BY JIM MILLER
Published: 12 June 2012 08:03 PM
SACRAMENTO — Deep differences among members of the state’s politically powerful gaming industry, particularly tribes with casinos, have once again stalled legislation to legalize online gambling in California.
The chairman of the state Senate panel that oversees the gambling industry — and who has spent more than two years trying to craft a bill to regulate online games — suddenly pulled his measure to license online poker. Tuesday’s move surprised dozens of representatives of horse tracks, tribes and others, some of whom had traveled long distances to testify at what was to be the first hearing on the measure.
All indications were that state Sen. Rod Wright, D-Inglewood, lacked sufficient support for his bill. Its future is uncertain, as well as the potential $200 million in annual state revenue it would have raised beginning in 2014.
“It needs more time, it needs more work,” Senate President Pro Tem Darrell Steinberg, D-Sacramento, the co-author of SB 1463, said afterward. The legislative session ends Aug. 31.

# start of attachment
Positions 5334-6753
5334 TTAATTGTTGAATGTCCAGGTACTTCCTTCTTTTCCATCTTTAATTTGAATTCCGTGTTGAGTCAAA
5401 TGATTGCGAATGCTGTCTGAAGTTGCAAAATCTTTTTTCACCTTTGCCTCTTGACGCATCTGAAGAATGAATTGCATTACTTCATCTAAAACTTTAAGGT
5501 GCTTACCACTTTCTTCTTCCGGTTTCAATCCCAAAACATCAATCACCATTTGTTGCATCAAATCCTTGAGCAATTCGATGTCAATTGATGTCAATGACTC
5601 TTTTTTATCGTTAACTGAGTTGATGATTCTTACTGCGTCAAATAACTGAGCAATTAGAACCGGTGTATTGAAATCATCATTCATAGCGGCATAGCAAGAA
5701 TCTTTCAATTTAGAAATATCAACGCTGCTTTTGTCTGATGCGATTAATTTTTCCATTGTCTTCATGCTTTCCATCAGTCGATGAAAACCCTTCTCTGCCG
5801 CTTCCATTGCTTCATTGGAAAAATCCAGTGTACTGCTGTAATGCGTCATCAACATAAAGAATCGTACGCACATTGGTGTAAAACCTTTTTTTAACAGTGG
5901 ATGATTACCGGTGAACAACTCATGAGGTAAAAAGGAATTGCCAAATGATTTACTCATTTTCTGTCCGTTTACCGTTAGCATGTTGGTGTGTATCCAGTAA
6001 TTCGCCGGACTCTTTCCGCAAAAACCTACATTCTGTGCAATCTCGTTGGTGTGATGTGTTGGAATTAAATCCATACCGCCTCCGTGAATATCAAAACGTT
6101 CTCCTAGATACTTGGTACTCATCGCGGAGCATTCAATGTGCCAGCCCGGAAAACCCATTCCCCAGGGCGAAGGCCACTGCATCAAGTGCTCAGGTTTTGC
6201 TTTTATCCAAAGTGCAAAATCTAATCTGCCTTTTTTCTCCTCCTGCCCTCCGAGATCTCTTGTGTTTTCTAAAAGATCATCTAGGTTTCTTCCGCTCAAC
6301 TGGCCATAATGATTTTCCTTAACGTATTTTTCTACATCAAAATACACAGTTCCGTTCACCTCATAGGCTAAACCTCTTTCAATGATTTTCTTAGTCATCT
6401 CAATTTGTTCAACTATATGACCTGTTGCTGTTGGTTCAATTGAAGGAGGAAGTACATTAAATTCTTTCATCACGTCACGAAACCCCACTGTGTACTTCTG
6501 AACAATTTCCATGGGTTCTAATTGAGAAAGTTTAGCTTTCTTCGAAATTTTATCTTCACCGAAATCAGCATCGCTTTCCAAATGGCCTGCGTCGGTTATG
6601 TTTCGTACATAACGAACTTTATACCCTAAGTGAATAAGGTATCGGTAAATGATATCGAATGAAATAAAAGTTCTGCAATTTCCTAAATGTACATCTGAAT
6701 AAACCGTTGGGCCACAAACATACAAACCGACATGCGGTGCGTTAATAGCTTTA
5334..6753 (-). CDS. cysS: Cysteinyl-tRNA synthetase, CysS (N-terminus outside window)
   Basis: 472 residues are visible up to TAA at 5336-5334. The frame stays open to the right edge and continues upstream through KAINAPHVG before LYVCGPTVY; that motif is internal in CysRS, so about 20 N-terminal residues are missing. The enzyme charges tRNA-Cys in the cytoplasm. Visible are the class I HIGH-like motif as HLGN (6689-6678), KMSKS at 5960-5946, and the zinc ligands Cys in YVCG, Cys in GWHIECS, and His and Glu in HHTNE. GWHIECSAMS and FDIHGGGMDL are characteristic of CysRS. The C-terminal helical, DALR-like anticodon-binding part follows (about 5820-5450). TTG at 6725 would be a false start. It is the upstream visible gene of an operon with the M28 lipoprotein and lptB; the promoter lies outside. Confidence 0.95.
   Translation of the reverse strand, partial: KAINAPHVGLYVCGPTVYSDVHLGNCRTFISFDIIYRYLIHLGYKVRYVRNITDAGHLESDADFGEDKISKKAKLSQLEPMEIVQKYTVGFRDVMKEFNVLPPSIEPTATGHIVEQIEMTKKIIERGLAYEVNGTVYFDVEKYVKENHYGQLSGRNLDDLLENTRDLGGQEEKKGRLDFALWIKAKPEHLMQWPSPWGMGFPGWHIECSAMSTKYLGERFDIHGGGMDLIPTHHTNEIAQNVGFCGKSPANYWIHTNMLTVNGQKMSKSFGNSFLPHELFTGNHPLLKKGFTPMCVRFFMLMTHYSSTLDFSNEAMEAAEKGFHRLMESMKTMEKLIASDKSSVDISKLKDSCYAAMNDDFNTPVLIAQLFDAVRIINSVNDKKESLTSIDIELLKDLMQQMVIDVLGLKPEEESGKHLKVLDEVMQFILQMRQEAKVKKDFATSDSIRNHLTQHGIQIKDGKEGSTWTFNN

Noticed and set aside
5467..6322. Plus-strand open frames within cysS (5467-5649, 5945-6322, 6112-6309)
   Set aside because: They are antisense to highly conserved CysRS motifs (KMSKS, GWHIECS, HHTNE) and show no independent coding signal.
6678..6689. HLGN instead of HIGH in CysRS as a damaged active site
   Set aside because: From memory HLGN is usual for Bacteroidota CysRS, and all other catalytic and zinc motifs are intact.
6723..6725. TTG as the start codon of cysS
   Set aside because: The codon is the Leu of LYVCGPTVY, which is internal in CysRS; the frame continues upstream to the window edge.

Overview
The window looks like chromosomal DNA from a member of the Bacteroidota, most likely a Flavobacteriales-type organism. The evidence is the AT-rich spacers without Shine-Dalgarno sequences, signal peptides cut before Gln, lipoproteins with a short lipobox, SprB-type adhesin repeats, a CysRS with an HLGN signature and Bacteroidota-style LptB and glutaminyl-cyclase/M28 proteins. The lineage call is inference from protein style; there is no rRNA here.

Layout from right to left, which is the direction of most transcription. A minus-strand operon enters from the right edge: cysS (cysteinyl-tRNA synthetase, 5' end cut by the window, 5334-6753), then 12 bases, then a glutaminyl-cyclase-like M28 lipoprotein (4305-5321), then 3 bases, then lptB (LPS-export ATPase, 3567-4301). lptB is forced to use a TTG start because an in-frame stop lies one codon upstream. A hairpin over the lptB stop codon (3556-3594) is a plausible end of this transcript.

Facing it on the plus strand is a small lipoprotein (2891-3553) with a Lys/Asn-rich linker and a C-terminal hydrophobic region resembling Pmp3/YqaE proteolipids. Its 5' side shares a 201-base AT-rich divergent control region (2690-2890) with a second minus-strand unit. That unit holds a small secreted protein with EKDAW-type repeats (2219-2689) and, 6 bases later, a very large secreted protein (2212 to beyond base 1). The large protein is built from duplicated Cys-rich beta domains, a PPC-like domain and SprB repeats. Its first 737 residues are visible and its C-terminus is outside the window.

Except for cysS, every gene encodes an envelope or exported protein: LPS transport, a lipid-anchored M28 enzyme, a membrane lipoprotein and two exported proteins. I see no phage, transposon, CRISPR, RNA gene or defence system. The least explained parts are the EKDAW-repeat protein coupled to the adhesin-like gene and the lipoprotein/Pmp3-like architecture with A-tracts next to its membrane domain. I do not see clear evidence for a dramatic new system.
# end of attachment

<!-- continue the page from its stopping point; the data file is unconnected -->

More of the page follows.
There has yet to be a legislative vote on an online gambling bill in the nearly three years since some tribes and card clubs began pressing lawmakers to legalize online poker.
Former California lawmaker Lloyd Levine carried the first online gambling bill. He said he is not surprised that there still is no law to show for all of the effort since then.
“Some of them have legitimate policy concerns over positions in the bill,” Levine said of the interest groups. ”Some of them have philosophical concerns. Some of it, candidly, is just self-interest — some of the people who are eligible under the bill don’t have their business partnerships ready.
“By the time you start wrapping all of that up, there’s a lot of different reasons on why they’re not going anywhere. The easiest thing to do is to kill it,” he said.
Potentially dooming the effort this year is that members of the state’s $7 billion tribal-casino industry, a major source of political contributions to lawmakers, continue to be split.
Supporters of the Wright bill include the Rincon Band of Luiseño Indians, which operates a casino near Valley Center, and the United Auburn Indian Community, which operates a Sacramento-area casino that is among the most successful in the country.
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